Joy then Disappointment

Olives

Olives

Although getting last night’s post done kept me up super-late, once I shook off the rich food and wine hangover, I was still totally psyched about meeting Nancy Pelosi last evening, and I was sure it was going to be a great day.

Near the top of my list for the day was to finally harvest olives from Clara’s trees across the street. I spent more than a couple hours on a ladder out there and ended up with a 5-gallon bucket about two-thirds full. And I barely made a dent in the crop. Since the trees are right on Brighton, there were lots of passers-by and I met a couple people who live in the area.

I was very excited to score the olives and couldn’t wait to get to work prepping the and getting them soaking. At home I started sorting through what I had, tossing the sticks and leaves and obviously bad ones. That’s when my joy started to erode into disappointment. I had inspected some pretty closely last week when I went to ask Clara about picking some. They seemed to not be infested with the dreaded olive fly. But now, in my kitchen I could see that the crop was moderately infested. Total drag.

I have been wanting to cure olives for years, and I’ve been waiting for my own young trees to produce enough fruit to make the effort worthwhile. But even the first tiny crops had fly infestations. Now I am ready to totally throw in the towel on curing olives. It is just to much of a pain in the ass.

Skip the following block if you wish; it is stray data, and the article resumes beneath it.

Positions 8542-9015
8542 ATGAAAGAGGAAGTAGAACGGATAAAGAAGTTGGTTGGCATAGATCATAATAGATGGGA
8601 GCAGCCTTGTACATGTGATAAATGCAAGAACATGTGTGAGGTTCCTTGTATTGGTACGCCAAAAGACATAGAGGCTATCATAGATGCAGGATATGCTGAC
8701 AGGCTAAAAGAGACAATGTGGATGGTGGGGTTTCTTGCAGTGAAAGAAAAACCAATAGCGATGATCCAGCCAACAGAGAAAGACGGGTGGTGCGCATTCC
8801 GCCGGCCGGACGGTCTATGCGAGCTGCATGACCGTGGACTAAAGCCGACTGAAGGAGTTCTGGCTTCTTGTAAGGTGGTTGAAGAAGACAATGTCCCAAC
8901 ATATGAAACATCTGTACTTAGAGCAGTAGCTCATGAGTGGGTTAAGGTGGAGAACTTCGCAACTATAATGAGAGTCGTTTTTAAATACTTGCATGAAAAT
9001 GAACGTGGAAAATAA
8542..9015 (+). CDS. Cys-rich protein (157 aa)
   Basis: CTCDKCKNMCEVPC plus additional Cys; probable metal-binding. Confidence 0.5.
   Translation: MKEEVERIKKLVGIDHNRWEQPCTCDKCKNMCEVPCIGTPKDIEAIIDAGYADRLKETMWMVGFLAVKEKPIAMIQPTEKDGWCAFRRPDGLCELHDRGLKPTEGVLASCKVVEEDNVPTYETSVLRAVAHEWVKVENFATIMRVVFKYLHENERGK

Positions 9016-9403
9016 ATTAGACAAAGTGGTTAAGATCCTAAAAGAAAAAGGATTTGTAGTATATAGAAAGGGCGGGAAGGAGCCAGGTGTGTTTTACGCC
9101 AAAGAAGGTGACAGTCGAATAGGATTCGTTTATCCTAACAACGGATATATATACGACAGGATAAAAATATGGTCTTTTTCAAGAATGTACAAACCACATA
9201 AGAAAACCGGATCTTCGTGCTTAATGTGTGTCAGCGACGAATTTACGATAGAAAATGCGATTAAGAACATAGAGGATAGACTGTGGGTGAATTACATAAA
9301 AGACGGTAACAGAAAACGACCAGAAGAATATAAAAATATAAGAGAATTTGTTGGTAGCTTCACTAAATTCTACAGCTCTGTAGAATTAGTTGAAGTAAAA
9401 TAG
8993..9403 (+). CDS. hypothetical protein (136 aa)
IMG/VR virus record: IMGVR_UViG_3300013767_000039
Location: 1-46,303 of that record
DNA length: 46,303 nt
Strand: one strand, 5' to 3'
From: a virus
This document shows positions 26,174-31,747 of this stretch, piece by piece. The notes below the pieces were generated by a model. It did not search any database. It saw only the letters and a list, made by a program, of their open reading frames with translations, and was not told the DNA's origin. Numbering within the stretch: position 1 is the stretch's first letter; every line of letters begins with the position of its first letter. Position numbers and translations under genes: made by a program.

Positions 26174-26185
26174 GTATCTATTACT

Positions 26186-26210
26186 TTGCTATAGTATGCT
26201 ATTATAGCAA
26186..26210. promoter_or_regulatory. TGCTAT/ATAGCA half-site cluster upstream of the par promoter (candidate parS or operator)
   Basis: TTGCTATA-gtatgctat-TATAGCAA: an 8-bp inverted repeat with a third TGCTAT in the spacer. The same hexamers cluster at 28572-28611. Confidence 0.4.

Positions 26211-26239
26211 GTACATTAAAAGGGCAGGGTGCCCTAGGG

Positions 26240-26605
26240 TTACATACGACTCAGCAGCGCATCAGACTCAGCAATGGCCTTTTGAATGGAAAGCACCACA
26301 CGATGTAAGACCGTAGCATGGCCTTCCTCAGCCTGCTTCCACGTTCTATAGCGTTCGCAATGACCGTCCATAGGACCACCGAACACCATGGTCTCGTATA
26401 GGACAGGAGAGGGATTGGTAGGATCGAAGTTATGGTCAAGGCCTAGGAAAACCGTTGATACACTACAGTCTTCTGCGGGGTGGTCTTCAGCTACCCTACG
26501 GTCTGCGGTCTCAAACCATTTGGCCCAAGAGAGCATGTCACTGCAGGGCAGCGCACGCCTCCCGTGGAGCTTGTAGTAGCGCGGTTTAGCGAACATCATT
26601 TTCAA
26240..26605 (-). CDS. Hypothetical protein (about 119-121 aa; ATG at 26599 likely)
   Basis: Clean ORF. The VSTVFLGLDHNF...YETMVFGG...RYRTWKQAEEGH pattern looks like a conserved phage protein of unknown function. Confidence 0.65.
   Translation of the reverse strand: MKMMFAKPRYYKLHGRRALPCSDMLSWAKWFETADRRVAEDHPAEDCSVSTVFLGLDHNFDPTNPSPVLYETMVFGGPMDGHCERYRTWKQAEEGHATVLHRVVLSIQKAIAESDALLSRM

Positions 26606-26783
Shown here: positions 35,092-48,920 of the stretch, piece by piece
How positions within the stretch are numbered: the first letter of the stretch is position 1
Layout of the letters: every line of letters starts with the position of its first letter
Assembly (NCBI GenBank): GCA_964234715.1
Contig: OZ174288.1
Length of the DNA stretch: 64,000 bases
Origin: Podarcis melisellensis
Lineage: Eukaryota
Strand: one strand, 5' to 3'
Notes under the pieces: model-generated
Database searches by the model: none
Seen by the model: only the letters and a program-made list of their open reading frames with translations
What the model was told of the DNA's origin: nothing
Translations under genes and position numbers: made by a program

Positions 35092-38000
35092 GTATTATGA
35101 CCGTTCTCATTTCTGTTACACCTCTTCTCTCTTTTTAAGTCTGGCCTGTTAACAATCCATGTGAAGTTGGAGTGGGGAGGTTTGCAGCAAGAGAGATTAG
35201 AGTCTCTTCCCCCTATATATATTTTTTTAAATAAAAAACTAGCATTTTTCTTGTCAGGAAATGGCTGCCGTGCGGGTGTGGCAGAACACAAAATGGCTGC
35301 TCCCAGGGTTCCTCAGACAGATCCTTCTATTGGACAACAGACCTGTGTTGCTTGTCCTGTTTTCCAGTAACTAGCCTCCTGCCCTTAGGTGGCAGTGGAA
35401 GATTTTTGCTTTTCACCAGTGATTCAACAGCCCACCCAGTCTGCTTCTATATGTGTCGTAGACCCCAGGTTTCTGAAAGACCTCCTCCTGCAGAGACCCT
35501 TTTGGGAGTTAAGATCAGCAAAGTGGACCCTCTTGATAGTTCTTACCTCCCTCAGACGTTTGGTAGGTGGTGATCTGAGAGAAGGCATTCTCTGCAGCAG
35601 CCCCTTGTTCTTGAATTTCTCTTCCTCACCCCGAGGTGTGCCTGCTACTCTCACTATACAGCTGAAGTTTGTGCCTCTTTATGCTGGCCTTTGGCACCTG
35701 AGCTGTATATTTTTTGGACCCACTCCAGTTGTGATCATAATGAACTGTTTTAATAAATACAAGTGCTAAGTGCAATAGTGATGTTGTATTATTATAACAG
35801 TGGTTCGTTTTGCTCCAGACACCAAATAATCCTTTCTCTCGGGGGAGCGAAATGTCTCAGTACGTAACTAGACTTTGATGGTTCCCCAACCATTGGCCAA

In the first place, picking olives doesn’t go as fast as one might wish, and there were a couple times I thought I would topple off the not-so-level ladder. Then, when I started sorting and realized that some, maybe 30% looked infested, the sorting and inspection process slowed dramatically. Just image facing a 5-gallon bucket of little nicoise-size olives and checking every single one carefully for signs of entry by fly larvae. God only knows how long it will take just to get through this step. And the result of the step is throwing out a third to half of the crop. And after that is the knowledge that you have surely missed some and will be getting a little extra protein here and there (although, I guess this is just a plain fact about purchased olives too).

So, I’ll sort a couple jars worth and forget the rest. I can use the time saved to get back to other things, like learning jQuery and ASP.NET, or just reminiscing about the time I shook Ms. Pelosi’s hand.